Dancing on the Head of a Pin

There is a legend of St Thomas Aquinas asking "How many angels can dance on the head of a pin?" At this blog we ask all questions dealing with our faith and spirituality. Some are down to earth, rubber meets the road questions, while others are more lofty...like, how many angels can dance on the head of a pin?

Wednesday, May 25, 2005

A little R & R

Typically at Dancing on the Head of a Pin, R&R means religion and reflection, but for the next seven days, it will mean rest and relaxation. Your humble blogger will be on vacation until next Thursday seeking to become a darker shade of pale. To keep your R&R (religion and reflection) up, try the Rev. Frank Logue's blog. If I can find an internet connection in sunny Florida, I'll post something, but until then, I'll see you next week.


What Book of the Bible Are You?

For those who have a lot of spare time, there are those who create all sorts of quizes. I found this one "What Book of the Bible Are You?" At the very least, it is interesting...I turned out to be Romans.

You Are Romans
You are Romans.


Monday, May 23, 2005

Sunday's Sermon

Yesterday was Trinity Sunday. St Augustine once said that
"If you don't believe in the Trinity you will lose your soul, but if you try to understand the Trinity you will lose your mind!"
The Trinity is a mysterium tremendum - a tremenous mystery. In the sermon on Trinity Sunday, there was no explanation of how God is three in one - one nature shared by three persons, or how each hypostatsis relates to the other (yikes)...instead we focused on the creative power of the Trinity. God, out of sheer love, created the universe and all that exists therein. God, out of sheer love, calls us to him, so that we may emerge as new creations - dead to rebellion, alive to love.

Click the title for the link.

The Trinity

St. Gregory of Nazianzus, also called "the Theologian", entrusts this summary of Trinitarian faith to the catechumens of Constantinople:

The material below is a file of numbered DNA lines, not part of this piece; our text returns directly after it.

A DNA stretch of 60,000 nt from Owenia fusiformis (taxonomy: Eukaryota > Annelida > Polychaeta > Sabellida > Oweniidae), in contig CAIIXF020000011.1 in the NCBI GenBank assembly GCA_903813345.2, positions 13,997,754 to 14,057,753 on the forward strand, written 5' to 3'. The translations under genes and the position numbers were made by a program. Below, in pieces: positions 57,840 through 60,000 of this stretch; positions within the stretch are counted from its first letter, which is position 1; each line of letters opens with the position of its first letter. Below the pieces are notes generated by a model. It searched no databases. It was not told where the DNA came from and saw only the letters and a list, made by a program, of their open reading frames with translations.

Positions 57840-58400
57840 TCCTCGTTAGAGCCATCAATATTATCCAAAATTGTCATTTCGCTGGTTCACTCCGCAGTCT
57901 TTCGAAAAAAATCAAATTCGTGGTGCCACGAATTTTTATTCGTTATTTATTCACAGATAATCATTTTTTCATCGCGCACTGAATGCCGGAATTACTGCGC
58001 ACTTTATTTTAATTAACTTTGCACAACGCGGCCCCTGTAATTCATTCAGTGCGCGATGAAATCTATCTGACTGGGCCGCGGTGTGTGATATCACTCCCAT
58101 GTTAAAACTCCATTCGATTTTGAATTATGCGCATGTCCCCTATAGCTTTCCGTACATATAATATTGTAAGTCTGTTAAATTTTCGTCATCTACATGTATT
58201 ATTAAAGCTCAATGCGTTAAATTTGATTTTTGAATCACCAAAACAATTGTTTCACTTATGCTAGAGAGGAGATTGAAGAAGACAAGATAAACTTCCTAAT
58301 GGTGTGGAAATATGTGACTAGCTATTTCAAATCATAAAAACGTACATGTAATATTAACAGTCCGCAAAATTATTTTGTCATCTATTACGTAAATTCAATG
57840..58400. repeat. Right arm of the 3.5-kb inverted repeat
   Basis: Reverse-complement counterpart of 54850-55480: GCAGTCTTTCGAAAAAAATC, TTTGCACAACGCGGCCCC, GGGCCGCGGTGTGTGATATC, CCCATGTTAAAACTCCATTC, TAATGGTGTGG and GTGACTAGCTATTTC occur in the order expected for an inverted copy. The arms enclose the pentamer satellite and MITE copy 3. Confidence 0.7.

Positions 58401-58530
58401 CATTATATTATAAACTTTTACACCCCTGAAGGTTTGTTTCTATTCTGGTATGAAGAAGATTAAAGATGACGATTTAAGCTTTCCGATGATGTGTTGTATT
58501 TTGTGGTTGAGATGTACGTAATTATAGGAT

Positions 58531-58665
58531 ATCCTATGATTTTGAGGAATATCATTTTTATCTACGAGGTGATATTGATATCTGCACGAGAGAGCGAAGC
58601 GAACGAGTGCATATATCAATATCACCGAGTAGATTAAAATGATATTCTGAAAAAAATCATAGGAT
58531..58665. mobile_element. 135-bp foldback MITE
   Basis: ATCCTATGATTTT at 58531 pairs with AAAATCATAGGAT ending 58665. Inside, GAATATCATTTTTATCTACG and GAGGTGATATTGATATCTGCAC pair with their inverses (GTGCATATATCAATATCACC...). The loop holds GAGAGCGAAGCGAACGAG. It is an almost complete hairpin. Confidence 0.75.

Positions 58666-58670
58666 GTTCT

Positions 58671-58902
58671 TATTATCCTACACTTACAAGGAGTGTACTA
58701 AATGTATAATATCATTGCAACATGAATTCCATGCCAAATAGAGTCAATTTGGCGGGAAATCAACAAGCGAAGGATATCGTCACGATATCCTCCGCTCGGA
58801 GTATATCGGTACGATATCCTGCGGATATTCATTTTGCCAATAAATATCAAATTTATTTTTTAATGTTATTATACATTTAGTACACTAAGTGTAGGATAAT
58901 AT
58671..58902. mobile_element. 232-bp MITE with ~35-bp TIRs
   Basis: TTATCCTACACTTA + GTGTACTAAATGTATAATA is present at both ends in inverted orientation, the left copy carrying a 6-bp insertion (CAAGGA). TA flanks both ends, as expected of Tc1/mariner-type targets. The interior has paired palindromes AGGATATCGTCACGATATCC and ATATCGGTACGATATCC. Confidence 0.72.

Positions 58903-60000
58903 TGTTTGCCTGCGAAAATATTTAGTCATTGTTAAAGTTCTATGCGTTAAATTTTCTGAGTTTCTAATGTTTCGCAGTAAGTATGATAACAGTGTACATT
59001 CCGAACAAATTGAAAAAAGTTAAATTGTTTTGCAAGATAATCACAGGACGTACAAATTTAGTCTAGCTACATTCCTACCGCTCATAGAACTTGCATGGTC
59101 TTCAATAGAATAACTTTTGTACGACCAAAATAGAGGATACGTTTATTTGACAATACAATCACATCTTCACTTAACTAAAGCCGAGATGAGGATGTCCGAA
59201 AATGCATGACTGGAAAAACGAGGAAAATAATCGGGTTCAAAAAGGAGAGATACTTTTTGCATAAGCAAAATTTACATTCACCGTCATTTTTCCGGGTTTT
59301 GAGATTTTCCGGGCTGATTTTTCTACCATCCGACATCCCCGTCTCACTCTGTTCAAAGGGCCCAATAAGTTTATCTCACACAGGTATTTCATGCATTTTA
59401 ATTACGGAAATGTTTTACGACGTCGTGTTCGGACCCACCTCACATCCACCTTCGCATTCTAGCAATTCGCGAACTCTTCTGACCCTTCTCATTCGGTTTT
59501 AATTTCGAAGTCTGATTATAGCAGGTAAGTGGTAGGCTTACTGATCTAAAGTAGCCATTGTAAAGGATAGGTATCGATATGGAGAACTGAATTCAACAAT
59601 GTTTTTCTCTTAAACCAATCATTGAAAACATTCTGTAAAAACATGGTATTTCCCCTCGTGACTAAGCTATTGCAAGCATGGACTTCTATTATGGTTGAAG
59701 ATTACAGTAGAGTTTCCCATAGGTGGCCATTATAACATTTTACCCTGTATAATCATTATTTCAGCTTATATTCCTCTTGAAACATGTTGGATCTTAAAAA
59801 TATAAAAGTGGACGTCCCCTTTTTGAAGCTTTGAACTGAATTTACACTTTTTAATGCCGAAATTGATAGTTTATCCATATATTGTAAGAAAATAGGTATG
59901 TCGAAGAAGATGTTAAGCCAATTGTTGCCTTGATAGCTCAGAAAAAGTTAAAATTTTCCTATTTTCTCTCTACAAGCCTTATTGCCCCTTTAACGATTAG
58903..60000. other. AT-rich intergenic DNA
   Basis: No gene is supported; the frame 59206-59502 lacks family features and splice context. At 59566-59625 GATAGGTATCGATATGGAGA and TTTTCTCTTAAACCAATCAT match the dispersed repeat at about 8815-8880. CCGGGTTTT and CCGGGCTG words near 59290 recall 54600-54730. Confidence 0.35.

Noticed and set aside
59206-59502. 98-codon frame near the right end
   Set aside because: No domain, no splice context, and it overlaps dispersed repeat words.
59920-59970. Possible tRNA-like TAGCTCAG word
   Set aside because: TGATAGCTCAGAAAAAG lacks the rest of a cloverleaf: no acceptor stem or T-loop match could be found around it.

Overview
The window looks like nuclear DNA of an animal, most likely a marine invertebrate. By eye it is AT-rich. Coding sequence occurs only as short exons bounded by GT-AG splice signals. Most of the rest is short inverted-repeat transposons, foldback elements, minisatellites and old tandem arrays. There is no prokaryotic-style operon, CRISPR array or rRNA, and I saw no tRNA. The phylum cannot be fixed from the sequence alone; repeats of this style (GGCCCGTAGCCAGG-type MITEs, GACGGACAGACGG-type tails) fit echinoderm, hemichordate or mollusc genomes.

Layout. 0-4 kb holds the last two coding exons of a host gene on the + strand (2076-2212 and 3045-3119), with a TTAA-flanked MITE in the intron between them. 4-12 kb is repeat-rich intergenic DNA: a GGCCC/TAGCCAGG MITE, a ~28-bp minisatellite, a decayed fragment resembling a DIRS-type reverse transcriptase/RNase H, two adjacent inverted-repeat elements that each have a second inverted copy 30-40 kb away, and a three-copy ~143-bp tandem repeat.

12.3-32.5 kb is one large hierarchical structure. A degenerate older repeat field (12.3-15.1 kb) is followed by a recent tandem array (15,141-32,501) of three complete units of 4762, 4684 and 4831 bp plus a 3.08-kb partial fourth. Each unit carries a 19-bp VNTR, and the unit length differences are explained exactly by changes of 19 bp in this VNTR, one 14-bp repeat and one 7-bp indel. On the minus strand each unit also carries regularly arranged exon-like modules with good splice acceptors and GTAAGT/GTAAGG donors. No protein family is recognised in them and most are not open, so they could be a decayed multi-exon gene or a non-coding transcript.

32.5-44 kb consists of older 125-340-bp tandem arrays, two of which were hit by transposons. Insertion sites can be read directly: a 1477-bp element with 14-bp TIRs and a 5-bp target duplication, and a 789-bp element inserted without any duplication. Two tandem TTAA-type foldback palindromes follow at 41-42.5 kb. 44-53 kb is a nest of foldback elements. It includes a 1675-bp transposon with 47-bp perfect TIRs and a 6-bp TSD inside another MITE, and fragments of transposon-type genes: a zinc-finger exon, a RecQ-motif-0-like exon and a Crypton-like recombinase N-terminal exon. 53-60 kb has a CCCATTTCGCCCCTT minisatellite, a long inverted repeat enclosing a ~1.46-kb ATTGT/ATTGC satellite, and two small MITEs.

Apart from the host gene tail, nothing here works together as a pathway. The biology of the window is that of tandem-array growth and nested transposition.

"Above all guard for me this great deposit of faith for which I live and fight, which I want to take with me as a companion, and which makes me bear all evils and despise all pleasures: I mean the profession of faith in the Father and the Son and the Holy Spirit. I entrust it to you today. By it I am soon going to plunge you into water and raise you up from it. I give it to you as the companion and patron of your whole life. I give you but one divinity and power, existing one in three, and containing the three in a distinct way. Divinity without disparity of substance or nature, without superior degree that raises up or inferior degree that casts down. . . the infinite co-naturality of three infinites. Each person considered in himself is entirely God. . . the three considered together. . . I have not even begun to think of unity when the Trinity bathes me in its splendour. I have not even begun to think of the Trinity when unity grasps me. ."

- From the Catechism of the Catholic Church

Friday, May 20, 2005

Theologia Habitus Est

If I were to claim a motto, it would most likely be the above Latin phrase, "theologia habitus est" - theology is a way of life. The word "theology" comes from two Greek words, "theos" (God) and logos (word). Theology, therefore, is words about God. The task of theology involves thinking, speaking, and writing about God. When should we think about God? When should we speak about God? When should we write about God? The goal is that this task would permeate our life in such a way that it is second nature; it is a way of life. This is one of the reasons this blog exists - to engage words about God daily. This blog serves one purpose in two ways - it hopefully promotes your thoughts about God and it helps me focus on a habitual engagement of the Divine. Theology is not something reserved for seminary graduates or people in long, flowing robes - it is a task for each of us. With God's help, it will be a task we seek out as it because our way of life.


Thursday, May 19, 2005

The Blessed Virgin Mary and All Thy Saints

This week Anglicans and Roman Catholics released a document that clarified the role the Virgin Mary occupies in both Churches. The document for the most part affirmed agreement between the largest Christian body (Roman Catholics) and the third largest Christian body (Anglicans) about the person of and devotion to, Mary. The main difference lies in the word dogma. Anglicans may, if they desire, believe that Mary was born without the stain of original sin, and that she didn't die but was assumed into heaven like Enoch and Elijah. But Anglicans do not have to and Anglican Churches certainly do not say this belief is necessary for salvation. Roman Catholics, on the other hand, hold these doctrines to be dogma "definitive teaching of the church which is to be believed by the members of the church" (An Episcopal Dictionary of the Church).